On shuffle 5.25 this a.m.: "19th Nervous Breakdown," Rolling Stones. Oh yeah.

Beautiful sunrises, too.

• Congratulations to my father-in-law, painter Peter Siddell who earlier this week was named a Distinguished Companion of the New Zealand Order of Merit -- it's one of the annual New Year's Honours and a huge accomplishment, basically the equivalent of what a knighthood once was. To put it in perspective, he was one of only five people in the entire country to get the gong this go-round, courtesy of the Queen of England herself!

Thursday, January 3, 2008

30 Days of Bloggery: I, Handyman


PhotobucketLet me present a shelf. Not much of a shelf, a mere garage shelf to hold a few tools and things, but here is evidence in my ongoing quest to actually become a rather handy man in our fine new house. We didn't buy a "fixer-upper," exactly, but there are a handful of small improvements both cosmetic and functional that we're making, as I attempt to overcome my utter lack of manly skills. (Both my father and father-in-law are immensely good blokes who can build just about anything, while I have trouble assembling a sandwich.)

So far I've refitted cabinet knobs, put up shelves, painted doors and installed coat hooks, reglued weak cabinets and the like. It's all a bit hard (I have a rather frustrating habit of doing something then realizing about halfway through I'm doing it wrong and starting over) but I felt a surge of manly pride yesterday when I decided I'd put up a storage shelf or two in our semi-finished garage and actually did it without anything breaking or much cussing on my part. Now on to somewhat larger projects like cleaning and refitting the gutters, finishing the half-sheetrocked garage and installing a brick patio. Estimated completion time: 2011.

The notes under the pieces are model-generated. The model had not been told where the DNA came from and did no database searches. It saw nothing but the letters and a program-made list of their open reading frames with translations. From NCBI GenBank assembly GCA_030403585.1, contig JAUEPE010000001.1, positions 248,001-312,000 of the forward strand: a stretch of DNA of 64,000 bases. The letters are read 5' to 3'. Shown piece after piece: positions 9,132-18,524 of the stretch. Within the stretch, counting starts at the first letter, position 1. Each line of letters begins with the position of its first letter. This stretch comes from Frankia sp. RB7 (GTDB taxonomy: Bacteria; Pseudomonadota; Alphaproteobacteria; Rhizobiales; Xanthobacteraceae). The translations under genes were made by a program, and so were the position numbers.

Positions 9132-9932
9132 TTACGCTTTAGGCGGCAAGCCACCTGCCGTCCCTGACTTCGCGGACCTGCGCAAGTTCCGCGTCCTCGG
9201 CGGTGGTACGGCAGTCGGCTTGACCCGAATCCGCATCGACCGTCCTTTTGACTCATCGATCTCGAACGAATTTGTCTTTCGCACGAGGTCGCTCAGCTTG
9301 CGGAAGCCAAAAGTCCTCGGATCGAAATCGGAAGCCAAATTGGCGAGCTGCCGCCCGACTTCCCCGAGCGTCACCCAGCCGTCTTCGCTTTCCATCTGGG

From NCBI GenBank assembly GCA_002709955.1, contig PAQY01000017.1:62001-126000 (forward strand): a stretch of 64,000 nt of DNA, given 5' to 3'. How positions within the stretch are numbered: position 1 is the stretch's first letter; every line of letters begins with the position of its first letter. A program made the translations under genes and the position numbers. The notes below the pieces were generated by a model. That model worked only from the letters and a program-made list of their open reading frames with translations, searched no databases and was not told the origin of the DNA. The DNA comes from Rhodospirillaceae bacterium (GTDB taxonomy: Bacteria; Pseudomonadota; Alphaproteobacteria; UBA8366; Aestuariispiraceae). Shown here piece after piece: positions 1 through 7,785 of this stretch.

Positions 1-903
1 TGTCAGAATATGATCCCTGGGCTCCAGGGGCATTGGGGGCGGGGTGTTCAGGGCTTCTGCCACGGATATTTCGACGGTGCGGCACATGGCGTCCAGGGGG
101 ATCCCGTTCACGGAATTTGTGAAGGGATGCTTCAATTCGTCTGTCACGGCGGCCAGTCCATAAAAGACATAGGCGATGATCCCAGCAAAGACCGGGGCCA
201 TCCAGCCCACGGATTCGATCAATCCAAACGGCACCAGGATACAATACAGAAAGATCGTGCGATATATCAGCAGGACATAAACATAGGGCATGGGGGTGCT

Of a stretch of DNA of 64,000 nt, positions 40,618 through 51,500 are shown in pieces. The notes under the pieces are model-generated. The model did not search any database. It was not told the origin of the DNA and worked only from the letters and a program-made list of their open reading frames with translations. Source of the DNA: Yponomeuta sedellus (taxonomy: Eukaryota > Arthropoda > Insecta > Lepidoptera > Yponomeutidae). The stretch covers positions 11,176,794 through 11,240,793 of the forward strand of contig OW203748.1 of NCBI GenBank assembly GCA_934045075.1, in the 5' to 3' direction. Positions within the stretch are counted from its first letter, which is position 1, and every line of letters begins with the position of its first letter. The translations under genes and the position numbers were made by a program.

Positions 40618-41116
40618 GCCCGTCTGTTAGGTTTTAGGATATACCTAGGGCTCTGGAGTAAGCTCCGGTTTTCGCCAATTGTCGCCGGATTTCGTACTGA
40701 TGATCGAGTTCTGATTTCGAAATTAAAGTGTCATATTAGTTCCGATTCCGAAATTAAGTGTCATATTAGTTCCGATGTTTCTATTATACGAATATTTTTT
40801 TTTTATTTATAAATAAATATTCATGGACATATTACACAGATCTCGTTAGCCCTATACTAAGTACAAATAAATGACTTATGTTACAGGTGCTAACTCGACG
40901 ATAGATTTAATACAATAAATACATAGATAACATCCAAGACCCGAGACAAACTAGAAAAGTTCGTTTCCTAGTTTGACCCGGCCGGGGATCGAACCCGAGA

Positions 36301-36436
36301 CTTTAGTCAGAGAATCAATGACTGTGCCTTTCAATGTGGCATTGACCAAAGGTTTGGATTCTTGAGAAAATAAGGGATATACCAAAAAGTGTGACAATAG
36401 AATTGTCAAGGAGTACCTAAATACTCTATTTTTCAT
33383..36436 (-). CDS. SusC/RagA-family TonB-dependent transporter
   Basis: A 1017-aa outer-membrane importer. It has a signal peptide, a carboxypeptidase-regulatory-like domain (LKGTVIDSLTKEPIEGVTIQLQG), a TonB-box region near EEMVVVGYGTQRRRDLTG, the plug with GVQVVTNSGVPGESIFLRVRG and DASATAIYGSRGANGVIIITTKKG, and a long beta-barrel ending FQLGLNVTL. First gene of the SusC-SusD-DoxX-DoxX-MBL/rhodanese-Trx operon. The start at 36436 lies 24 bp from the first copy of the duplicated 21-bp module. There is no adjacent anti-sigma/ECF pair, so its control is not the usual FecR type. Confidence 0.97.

Behold -- a shelf! Many years from now when the next people buy our house and move in they will just see a shelf, but little will they know it's actually a testament to my mad fixing skillz.

Wednesday, January 2, 2008

30 Days of Bloggery: Rocking the Vote


It's weird indeed to watch the 2008 presidential elections unfold from overseas. I'm still registered to vote in California, and will be making my opinion count, but I'm kind of out of the fray. The Iowa caucuses have always struck me as a bizarre and outmoded tradition that get far more ink than it should - a few thousand people in an odd ritual getting a mighty big say in choosing presidential nominees. If I were in charge I'd rotate the caucuses and primaries every four years so a true cross-section of America gets its vote, but America is mighty attached to its traditions so that won't happen anytime soon.